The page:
Your comic writing crosses several genres.  Is there any dream project or collaborator that you’d want to work with?

Well, Andrea of course! I think it’s tough to talk about a dream collaborator. As I’ve learned, pen strokes alone do not make a collaboration. I have to really trust the person, and I care more about having coffee than looking at their pages. It’s just how I work. I have always wanted to collaborate with Jack Davis. Mad Magazine was my formative comic book. I guess artists that remind me of his work like Dan Ponosian and Bob Fingerman.

In terms of a dream project, I would love to write a Sandman (the Marvel villain) story that takes place in Miami. I know that is weird, but I do think something is compelling in his blue-collar background to explore in a modern Miami setting. And so much sand.

Do you have any upcoming projects in the works?

I have a couple of projects I would LOVE to get off the ground. One sci-fi with storyteller Matt Triano called Venture. I also have three projects (Ghost Bike, Reign Supreme, Six Months To Never) in the crime camp that need Andrea’s storytelling vision.

What are you currently geeking out over?

MUSIC – I really love the new Madlib/Freddy Gibbs album Bandana. Freddy is such a great storyteller, and Madlib has always been one of my top three producers. It simply hits so hard.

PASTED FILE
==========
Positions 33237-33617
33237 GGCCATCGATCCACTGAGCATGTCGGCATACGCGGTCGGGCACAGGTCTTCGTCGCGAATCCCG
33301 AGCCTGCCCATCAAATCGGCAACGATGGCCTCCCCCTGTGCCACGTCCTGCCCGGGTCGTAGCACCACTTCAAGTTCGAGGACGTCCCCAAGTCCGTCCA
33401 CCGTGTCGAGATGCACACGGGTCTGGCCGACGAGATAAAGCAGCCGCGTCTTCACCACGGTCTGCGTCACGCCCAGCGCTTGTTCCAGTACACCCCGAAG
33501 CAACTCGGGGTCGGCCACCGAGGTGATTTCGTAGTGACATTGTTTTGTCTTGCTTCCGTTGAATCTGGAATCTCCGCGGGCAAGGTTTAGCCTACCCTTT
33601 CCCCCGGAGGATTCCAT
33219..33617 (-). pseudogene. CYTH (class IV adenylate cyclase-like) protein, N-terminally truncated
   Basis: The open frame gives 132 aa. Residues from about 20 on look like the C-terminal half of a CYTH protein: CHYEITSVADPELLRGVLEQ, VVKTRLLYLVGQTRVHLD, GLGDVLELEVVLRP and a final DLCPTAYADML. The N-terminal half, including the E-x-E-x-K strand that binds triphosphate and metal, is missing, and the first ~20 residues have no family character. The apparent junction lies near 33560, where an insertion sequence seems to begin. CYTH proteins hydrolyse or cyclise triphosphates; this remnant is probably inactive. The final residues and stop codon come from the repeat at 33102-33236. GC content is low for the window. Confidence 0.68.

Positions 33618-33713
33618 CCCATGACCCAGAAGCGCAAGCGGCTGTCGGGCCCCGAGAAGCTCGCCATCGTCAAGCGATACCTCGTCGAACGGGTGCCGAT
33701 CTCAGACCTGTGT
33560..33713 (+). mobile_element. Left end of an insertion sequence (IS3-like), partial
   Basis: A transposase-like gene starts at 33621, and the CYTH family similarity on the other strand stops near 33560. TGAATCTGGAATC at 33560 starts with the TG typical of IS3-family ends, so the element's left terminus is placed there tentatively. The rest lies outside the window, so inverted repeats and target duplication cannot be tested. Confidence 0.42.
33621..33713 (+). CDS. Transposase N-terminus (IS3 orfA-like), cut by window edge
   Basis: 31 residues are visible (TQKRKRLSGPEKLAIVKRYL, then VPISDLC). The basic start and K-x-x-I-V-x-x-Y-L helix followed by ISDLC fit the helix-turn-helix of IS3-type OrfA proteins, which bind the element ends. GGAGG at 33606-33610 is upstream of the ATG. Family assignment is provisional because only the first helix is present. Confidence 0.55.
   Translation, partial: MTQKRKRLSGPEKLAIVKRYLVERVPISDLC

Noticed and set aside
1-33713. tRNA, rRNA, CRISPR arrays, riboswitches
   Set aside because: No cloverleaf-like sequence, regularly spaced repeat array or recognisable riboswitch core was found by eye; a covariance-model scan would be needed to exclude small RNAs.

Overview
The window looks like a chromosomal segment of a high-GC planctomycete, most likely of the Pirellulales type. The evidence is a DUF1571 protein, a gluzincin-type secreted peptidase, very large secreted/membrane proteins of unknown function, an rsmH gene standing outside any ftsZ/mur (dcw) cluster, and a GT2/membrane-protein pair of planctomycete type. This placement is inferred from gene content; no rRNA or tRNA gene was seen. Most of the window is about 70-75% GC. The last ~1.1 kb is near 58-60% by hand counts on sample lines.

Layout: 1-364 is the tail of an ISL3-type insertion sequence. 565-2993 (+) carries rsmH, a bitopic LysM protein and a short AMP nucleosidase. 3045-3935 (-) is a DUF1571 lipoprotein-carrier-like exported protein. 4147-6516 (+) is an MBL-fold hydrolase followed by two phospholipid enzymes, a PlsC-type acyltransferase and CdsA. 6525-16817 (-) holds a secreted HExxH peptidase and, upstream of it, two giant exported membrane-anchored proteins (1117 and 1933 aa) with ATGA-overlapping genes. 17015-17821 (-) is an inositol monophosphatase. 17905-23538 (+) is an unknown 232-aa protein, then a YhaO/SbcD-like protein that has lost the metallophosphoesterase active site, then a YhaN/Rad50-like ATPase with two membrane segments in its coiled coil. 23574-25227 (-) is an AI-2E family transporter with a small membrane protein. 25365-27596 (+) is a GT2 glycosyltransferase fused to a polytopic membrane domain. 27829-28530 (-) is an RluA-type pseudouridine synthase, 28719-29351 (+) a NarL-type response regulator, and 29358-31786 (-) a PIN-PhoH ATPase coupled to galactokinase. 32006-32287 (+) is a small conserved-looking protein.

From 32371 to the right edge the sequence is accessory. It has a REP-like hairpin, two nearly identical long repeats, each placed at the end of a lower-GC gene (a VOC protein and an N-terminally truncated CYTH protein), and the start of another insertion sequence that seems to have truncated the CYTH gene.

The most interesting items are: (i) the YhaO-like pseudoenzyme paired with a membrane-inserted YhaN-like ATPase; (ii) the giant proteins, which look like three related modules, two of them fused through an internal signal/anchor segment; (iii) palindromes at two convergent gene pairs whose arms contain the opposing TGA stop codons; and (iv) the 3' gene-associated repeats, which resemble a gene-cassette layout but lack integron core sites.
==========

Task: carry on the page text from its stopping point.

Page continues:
COMICS – Brubaker/Phillips’ Bad Weekend. It seems every at bat for them is a round-tripper. I also read it coming home on the train back to LA from SDCC this year, so the subject matter really resonated. There is nothing like a comic con to remind you of your fleeting relevance.

BOOK – Farooq Ahmed’s Kansastan is simply amazing. It is both of the moment and as timeless as scripture. It feels like a found scroll that bleeds authenticity.

TV – In terms of comic TV, I loved The Boys. I know this is sacrilege to say, especially in a comics interview, but I typically don’t connect emotionally with Superhero movies/TV. It’s too much spectacle for my brain to process. The political relevance of that show and the well-drawn characters really resonate. Non-superhero, for my money, Fleabag is the best show on TV. There are no supporting characters; everyone matters and is connected so well. The ability to shift tone, from hilarious to heartbreaking, within a scene and a line, I haven’t really seen anything like that on TV recently. Tone is an instrument, and I deeply admire those who have mastered striking the keys.

 

Meyer is available in stores on September 24th